Why I’m Avoiding Singapore Airlines (SGX: C6L) Shares Despite It Looking Cheap
[Update on 27 March 2020: SIA announced that it will offer all shareholders S$5.3 billion in new equity and up to a further S$9.7 billion through 10-year mandatory convertible bonds. Both will be offered as right issues and will be treated as equity on its balance sheet.
The proceeds will be used by the group to fund capital and operational expenditure requirements.
The corporate action will require shareholders’ approval at an extraordinary general meeting to be held at a later date.
SIA said that its largest shareholder, Temasek, “will vote in favour of the resolutions and procure a subscription for its full entitlement and the remaining balance of both issuances”.
The national carrier has also arranged for a S$4 billion bridge loan facility with DBS to shore up its near-term liquidity requirements.]
[Note: The analysis below was originally published on 23 March 2020.]
The Covid-19 pandemic has gripped many sectors by the throat, especially the aviation industry.
Demand has collapsed as governments around the world try and stop the spread of the disease, which once seemed to be affecting only certain parts of Asia.
Measures such as curbing the movement of people across different countries have certainly affected the airline industry.
Singapore’s flag carrier, Singapore Airlines (SGX: C6L) (or SIA for short) has not been spared either.
One has to just glance at SIA’s share price.
From 23 January 2020, when the first case of Wuhan coronavirus (as the disease was loosely known then) hit Singapore, till the time of writing on 23 March, SIA shares have plunged around 38% to S$5.51.
SIA is right now at a fresh 52-week low share price.
At SIA’s share price of S$5.51, it has a historical price-to-earnings ratio of just 9, a price-to-book ratio of 0.5 and a dividend yield of 5.4%.
The valuations certainly look cheap, but I’m not loading up on shares in Singapore’s flag carrier.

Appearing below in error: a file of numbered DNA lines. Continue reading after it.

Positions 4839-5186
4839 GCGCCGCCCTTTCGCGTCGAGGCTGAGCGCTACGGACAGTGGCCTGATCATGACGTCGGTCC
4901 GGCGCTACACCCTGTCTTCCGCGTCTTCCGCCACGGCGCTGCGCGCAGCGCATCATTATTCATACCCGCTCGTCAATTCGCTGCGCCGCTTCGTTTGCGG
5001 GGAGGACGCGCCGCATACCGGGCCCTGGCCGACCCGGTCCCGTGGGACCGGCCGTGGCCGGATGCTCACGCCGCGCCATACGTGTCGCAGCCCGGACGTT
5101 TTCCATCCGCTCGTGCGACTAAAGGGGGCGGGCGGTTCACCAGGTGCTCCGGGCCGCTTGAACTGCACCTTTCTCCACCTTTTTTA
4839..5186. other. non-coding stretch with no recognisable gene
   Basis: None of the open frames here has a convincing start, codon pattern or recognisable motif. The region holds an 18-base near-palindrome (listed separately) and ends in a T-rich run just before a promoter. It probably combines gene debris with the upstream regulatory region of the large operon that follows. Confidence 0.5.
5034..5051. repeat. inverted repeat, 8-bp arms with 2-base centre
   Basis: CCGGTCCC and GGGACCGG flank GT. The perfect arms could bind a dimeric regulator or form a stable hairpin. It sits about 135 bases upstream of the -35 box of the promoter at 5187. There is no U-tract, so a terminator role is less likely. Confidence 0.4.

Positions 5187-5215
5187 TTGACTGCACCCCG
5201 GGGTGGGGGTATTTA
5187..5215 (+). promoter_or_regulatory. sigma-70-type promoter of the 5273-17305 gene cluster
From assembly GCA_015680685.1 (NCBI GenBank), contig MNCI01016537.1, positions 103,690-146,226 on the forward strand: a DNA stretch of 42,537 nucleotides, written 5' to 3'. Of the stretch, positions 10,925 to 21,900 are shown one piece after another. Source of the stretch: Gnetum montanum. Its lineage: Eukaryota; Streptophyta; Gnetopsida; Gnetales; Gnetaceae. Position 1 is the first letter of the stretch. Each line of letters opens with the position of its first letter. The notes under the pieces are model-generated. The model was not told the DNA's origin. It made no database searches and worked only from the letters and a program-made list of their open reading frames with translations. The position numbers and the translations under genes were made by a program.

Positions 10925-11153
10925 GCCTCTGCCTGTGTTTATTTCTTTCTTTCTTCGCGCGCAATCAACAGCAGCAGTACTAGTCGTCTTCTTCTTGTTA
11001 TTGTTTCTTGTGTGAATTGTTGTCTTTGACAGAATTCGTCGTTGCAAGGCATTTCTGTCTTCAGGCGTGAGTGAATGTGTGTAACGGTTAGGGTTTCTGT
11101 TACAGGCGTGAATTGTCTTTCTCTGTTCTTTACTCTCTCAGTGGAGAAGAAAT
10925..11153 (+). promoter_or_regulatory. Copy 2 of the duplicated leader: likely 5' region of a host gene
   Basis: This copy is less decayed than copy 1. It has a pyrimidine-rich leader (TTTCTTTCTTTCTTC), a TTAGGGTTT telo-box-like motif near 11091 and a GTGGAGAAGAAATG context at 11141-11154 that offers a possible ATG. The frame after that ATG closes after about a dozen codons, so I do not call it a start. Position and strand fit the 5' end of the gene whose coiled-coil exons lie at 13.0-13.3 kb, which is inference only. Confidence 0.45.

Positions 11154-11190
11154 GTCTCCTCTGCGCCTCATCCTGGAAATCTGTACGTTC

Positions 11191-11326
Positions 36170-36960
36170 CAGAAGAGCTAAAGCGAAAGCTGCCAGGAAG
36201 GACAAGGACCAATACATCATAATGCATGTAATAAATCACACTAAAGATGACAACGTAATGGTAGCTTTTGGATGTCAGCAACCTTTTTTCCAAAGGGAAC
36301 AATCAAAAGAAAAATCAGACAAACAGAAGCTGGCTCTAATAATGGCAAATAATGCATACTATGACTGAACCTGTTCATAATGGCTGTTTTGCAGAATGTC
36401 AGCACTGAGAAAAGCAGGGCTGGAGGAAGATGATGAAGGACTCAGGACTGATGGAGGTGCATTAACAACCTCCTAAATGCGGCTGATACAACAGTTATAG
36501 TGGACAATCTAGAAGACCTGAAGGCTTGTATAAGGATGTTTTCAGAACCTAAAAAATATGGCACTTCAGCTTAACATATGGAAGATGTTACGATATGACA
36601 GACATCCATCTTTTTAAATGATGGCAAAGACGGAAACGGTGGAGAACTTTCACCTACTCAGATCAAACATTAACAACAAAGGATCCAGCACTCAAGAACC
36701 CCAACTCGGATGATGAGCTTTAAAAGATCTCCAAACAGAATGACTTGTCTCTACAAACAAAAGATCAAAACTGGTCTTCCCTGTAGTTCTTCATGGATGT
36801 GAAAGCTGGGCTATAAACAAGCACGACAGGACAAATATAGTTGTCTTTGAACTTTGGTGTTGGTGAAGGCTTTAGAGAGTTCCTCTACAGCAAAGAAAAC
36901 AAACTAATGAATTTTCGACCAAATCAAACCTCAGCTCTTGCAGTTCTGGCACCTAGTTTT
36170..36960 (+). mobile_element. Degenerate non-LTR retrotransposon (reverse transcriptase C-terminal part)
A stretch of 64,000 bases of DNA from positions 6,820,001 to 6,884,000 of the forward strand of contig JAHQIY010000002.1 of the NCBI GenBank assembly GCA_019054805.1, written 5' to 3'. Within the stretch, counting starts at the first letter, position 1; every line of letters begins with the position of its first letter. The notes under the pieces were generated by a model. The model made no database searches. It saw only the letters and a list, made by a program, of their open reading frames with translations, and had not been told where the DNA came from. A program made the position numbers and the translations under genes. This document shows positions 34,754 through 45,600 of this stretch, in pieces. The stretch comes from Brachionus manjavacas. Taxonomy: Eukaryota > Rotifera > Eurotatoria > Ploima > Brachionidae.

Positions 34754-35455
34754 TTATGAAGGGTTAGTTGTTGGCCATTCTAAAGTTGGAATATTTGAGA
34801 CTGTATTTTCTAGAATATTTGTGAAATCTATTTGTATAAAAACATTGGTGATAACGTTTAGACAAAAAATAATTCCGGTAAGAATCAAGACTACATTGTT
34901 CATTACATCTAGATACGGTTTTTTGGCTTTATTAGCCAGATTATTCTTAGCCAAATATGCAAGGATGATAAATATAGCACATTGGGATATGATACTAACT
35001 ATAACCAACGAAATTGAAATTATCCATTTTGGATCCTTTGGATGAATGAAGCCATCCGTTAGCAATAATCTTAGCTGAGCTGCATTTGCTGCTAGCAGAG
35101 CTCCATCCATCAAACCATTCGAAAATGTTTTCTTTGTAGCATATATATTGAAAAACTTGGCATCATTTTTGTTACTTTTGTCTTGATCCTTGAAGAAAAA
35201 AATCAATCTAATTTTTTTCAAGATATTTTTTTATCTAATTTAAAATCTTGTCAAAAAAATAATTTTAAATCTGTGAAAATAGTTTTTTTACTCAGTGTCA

TL;DR: Reasons I’m Avoiding Singapore Airlines (SIA) Shares
SIA is a no-go for me due to the following reasons:
- There’s going to be significant capacity cuts amid the fall in demand, no thanks to the Covid-19 pandemic.
- SIA is operating in a price-sensitive industry, and that doesn’t bode well for the long-term as an investor.
- Capital is used to keep SIA’s fleet new, and that has caused negative free cash flow for four of the last five years.
- There could be more pain ahead with SIA’s balance sheet looking shaky.
- If SIA’s dividend is cut to conserve cash, its 5% dividend yield doesn’t look attractive anymore.
Significant Capacity Cuts
Before the Singapore stock market opened today, Singapore Airlines announced that it “will be cutting 96% of the capacity that had been originally scheduled up to end-April”.
That caused its share price to fall around 4% at market open.
Due to the capacity cut, the group will ground around 94% of its eponymous SIA and SilkAir aircraft, calling the current situation the “greatest challenge” that it “has faced in its existence”.
Scoot, the budget carrier arm of Singapore Airlines, will also cut its capacity, grounding around 96% of its fleet.
The latest news comes just less than a week since the group said that SIA will operate at 50% lesser capacity than initially scheduled up to the end of April.
Unless things get better, the demand for air travel might not be back to what it was before.
Granted, people will start globe-trotting again once governments lift travel curbs, and it may just be a short-term blip for SIA given the propensity for air travel for business and leisure.
If that’s really the case, the current share price weakness might be an opportunity for me to load up on SIA shares.